"I'm sorry to have left you so suddenly," he said, "especially for a false alarm."
"What sort of false alarm takes most of the day?" I asked somewhat churlishly, and Holmes chuckled.
"It started out as a false alarm," said he, "but it turned out to be very productive."
"How did that happen?" I inquired.
"It was Mycroft who summoned me this morning," explained Holmes. "He thought he was in the midst of a crisis. But by the time I arrived at his office, the entire matter had been resolved. You may read about it someday, if the Foreign Minister decides to write his memoirs.
"And you know my brother," Holmes continued. "He simply couldn't bring himself to send me back here without offering to compensate me for my trouble."
"What compensation did you request this time?" I asked.
"Since he is so well-connected in government circles," replied my friend, "I asked for his help in locating Dylan Parry, the former friend of Gareth Williams for whom I was looking last week. It didn't take Mycroft long to find him, and I've spent part of the afternoon in conversation with Mr. Parry himself.
"He's a very religious man, Watson," Holmes went on. "As you know, I have no such leanings myself, and I'm sure I would disagree with him about a good many things. But his sincerity is beyond doubt. I have no reason to suspect anything he told me."
"And what did he tell you?" I asked.
"He told a mixed tale," replied the detective. "He described Gareth as witty but socially awkward, brilliant but naive."
"He knew Gareth as a teenager, did he not?" I asked.
"Indeed," replied Holmes. "They rode the train together when Gareth was attending Bangor University part-time. Meanwhile, of course, he was completing his secondary school studies in Bodedern."
"So Gareth was caught between two worlds," I said. "He was 'a child among adults,' as his mother put it. It's no wonder he was socially awkward."
"No, not at all," answered Holmes. "And it's no wonder he seemed naive. Children often do, when they suddenly find themselves in the midst of grownups."
"What else did he say?" I inquired.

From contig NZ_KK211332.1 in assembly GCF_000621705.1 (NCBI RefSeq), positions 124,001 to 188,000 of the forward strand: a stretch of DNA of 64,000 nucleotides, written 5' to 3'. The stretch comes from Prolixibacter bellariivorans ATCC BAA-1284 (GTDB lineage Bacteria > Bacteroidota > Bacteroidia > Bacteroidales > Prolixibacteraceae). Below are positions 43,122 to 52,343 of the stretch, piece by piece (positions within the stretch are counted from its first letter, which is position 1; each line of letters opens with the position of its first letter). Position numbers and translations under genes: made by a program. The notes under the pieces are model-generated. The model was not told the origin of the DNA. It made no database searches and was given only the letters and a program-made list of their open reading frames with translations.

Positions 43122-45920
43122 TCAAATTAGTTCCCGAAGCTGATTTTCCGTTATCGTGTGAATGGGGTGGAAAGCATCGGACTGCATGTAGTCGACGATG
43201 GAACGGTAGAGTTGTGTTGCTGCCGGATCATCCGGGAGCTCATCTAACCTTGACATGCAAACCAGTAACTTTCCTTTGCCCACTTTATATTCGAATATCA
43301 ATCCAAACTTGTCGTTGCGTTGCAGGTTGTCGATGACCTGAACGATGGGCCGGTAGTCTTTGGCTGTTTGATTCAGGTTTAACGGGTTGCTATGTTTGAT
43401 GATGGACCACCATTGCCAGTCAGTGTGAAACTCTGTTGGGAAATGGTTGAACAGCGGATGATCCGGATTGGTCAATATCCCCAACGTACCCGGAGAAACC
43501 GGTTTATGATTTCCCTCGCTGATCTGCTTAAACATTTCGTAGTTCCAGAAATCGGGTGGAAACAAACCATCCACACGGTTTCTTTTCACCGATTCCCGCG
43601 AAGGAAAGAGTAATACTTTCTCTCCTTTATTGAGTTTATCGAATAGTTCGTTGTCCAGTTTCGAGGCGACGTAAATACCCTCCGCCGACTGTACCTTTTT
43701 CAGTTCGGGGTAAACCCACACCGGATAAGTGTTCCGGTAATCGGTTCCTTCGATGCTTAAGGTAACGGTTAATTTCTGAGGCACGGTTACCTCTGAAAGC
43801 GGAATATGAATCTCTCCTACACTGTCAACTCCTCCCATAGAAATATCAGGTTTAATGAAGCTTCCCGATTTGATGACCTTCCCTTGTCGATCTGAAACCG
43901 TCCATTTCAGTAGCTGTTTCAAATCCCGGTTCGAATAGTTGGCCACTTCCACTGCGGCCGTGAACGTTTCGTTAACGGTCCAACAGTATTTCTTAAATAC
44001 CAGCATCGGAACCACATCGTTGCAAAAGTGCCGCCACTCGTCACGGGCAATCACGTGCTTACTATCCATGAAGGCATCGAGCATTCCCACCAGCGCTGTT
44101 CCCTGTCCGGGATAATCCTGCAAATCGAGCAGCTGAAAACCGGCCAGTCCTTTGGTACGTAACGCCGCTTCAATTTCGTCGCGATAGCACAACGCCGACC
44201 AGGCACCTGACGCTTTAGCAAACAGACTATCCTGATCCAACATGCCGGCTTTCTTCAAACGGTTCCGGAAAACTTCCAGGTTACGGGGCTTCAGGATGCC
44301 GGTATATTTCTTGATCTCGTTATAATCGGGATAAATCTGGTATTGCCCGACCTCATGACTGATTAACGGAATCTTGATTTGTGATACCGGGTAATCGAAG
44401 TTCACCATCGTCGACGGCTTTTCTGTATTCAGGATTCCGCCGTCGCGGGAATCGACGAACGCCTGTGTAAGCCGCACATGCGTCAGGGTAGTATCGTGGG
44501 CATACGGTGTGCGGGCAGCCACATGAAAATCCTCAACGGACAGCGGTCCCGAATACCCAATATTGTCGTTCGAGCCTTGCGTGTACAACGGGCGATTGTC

"I jotted down a few of his most germane remarks," replied Holmes.
He handed me a sheet of paper bearing these words:
"Gareth was the last person I would have believed would be involved in the murkier elements of life.""What do you think?" asked my friend when I had finished reading.
"He really was about as far from a James Bond figure as it's possible to imagine."
"Gareth was introverted and socially awkward. He wasn't dashing or cavalier or a charmer, although he was extremely nice in a quiet way."
"It would have been very hard to imagine Gareth in a relationship or attracted to the vain things of life."
"There has been a lot of speculation about his sexuality, but he was so introverted as to be asexual."
"Gareth seemed precocious yet naive about the harsher realities of life."
"He wasn't able to form relationships because he was so obsessed with his maths studies."
"He found it difficult to engage with people on a normal level."
"He was so naive, he was someone people could easily take advantage of."
"Gareth was one of the kindest and most decent people I have ever met."
"I wouldn't have thought he was a very good judge of character."
"He was very naive about people."
"It was clear he was going to go far, but we all assumed he would end up in academia."
"Finding out he became a spy was a shock."
"It’s possible he got to know someone who wasn't very safe."
"He was so innocent."
"I think you've found another piece of the puzzle," I replied. "I just wish I knew how all these pieces fit together."